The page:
Siva Vaidhyanthan appears in the following:
Friday, April 10, 2015
Friday, February 27, 2015
Friday, April 25, 2014
This week the FCC announced that it would consider a new draft of the Open Internet rules which, if passed, would all but kill net neutrality, the principle that all content should be treated equally. Manoush talks with Siva Vaidhyanathan about how this development might radically affect online innovation as we've known it.
Friday, January 17, 2014
On Tuesday a DC circuit court of appeals dealt what many are calling a death blow to net neutrality, the principle that all content providers should be treated equally. To understand this ruling and its potential effects on the future of the internet, Brooke talks with Siva Vaidhyanathan, chair of media studies at the University of Virginia and author of The Googlization of Everything (and why we should worry).
Monday, April 04, 2011
Later today 55-year-old Eric Schmidt leaves his post as Google CEO, to be replaced by the company’s 38 year old co-founder Larry Page. The last time Larry Page lead the company was in 2001. Then, Google had about 200 employees. Today, the monolithic company employs over 24,000. Is Page ready for his old role, and more importantly, what changes will his new leadership bring to the direction and focus of the company that built its fortunes around his visionary search algorithms? For the answer we speak to Siva Vaidhyanathan, professor of law and media studies at the University of Virginia and author of "The Googlization of Everything."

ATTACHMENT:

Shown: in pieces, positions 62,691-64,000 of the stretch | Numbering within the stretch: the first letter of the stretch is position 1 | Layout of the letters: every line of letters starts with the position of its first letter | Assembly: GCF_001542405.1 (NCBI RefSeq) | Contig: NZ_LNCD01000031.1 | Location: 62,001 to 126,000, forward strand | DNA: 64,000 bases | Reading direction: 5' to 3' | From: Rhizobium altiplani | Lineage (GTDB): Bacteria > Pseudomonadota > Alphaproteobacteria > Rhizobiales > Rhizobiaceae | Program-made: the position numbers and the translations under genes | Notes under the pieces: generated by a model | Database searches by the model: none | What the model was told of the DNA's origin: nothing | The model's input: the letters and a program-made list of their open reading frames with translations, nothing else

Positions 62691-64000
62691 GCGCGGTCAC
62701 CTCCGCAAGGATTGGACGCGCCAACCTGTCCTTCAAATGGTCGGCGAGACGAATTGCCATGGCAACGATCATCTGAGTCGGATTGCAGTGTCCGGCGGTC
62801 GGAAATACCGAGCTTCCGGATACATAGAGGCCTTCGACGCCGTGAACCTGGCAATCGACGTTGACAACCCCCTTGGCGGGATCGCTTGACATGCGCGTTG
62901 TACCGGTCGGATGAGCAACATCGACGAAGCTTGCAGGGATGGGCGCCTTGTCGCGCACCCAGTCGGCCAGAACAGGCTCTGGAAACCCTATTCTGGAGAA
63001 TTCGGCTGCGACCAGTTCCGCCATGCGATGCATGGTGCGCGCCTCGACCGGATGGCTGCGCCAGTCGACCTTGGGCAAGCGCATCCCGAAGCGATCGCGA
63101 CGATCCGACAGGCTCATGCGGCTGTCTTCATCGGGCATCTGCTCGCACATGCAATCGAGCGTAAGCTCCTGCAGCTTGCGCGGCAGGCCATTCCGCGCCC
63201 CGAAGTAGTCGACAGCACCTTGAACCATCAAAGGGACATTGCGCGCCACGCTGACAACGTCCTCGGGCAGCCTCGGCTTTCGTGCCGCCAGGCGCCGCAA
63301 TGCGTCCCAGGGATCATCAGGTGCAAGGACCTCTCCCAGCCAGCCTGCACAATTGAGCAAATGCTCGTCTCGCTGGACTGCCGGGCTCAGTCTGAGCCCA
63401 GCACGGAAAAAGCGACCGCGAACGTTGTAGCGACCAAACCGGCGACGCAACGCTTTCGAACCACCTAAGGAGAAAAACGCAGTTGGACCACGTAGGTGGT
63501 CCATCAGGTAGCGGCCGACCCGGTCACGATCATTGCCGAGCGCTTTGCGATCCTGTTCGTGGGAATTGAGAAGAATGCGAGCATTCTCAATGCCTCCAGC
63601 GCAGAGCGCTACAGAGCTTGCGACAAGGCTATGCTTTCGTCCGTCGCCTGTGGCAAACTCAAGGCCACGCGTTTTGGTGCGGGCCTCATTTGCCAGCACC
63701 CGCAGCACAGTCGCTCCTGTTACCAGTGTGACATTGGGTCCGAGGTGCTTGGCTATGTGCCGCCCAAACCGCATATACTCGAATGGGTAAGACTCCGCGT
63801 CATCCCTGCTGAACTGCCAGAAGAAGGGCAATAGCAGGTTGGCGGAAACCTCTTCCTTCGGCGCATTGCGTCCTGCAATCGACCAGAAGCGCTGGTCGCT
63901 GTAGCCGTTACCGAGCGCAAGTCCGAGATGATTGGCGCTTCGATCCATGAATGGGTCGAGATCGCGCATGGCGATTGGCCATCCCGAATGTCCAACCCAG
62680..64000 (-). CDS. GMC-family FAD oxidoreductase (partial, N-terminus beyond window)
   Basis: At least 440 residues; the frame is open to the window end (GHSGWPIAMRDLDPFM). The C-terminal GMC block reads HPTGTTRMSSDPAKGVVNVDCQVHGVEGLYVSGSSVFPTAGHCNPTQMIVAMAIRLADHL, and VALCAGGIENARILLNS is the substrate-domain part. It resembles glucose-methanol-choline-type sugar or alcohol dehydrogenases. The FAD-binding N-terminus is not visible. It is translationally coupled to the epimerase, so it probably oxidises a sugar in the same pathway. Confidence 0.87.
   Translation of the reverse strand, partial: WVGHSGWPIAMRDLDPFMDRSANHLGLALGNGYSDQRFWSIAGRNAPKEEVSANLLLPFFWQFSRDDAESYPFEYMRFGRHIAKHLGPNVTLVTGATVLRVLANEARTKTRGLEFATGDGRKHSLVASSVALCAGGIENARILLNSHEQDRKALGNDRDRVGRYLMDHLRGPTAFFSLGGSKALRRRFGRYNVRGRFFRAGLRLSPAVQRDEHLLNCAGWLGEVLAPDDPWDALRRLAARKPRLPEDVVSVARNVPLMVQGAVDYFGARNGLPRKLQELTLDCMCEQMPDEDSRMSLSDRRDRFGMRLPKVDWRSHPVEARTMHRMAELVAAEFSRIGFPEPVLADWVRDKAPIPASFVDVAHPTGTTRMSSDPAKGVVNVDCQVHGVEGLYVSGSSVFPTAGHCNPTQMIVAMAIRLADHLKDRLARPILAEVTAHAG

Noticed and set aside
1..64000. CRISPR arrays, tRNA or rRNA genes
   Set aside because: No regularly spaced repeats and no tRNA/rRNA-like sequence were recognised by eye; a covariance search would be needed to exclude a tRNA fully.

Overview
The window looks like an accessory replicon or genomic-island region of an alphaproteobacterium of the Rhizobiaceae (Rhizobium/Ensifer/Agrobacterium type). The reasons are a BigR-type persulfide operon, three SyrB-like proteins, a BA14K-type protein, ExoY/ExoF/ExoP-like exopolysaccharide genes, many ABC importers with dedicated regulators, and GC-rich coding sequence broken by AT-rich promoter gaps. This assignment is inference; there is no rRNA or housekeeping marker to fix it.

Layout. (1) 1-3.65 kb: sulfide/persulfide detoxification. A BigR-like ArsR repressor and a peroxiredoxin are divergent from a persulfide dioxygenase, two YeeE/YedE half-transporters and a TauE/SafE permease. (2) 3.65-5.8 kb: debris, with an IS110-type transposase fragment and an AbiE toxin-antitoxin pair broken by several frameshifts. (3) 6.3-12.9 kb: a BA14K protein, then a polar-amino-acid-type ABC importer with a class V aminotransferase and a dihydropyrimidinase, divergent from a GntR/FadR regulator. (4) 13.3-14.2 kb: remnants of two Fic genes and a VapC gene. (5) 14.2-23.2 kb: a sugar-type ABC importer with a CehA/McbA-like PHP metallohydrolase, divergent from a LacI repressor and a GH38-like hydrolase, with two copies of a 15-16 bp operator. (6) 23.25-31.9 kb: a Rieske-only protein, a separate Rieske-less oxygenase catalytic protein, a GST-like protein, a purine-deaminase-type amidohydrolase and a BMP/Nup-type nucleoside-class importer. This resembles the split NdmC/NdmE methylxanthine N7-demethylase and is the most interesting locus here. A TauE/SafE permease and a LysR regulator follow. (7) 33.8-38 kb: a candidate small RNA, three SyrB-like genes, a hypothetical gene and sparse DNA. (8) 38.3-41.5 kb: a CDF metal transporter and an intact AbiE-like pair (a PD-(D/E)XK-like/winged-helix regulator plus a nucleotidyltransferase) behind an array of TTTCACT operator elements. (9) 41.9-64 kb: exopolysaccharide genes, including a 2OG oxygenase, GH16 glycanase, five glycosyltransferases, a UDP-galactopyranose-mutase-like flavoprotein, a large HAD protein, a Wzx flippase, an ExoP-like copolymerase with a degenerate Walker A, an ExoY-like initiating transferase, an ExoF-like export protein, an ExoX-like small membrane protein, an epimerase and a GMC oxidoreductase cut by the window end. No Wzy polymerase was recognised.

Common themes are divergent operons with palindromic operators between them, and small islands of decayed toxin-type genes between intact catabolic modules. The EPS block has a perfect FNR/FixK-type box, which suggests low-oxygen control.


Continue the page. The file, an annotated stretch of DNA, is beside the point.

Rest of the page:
Tuesday, August 10, 2010
Earlier this week, The New York Times discovered that Google and Verizon were working on a backdoor deal which, as many online activists worried, would threaten the future of “net neutrality.” In essence, “net neutrality” means that the Internet carries traffic as quickly as it can, regardless of the source. If this neutrality were to end, particular websites could pay ISPs to carry their traffic faster than their competitors.
Tuesday, July 27, 2010
Yesterday, the U.S. Copyright Office declared it perfectly legal for iPhone owners to "jailbreak" their mobile devices. In reviewing the Digital Millenium Copyright Act, the office said that although it may break Apple's warranty, there was no legal reason why iPhone users shouldn't be able to free their phones from the software restrictions that Apple places on them. The Cupertino, Calif.-based Apple Corporation responded that jailbreaking iPhones could lead to "copyright infringement, potential damage to the device and other potential harmful physical effects" to the device. The new ruling changes the sense of ownership that technology users have over their products.
Wednesday, April 07, 2010
The U.S. Court of Appeals for the District of Columbia ruled Tuesday that the FCC has no regulating authority over how Comcast or any other internet provider manages its network.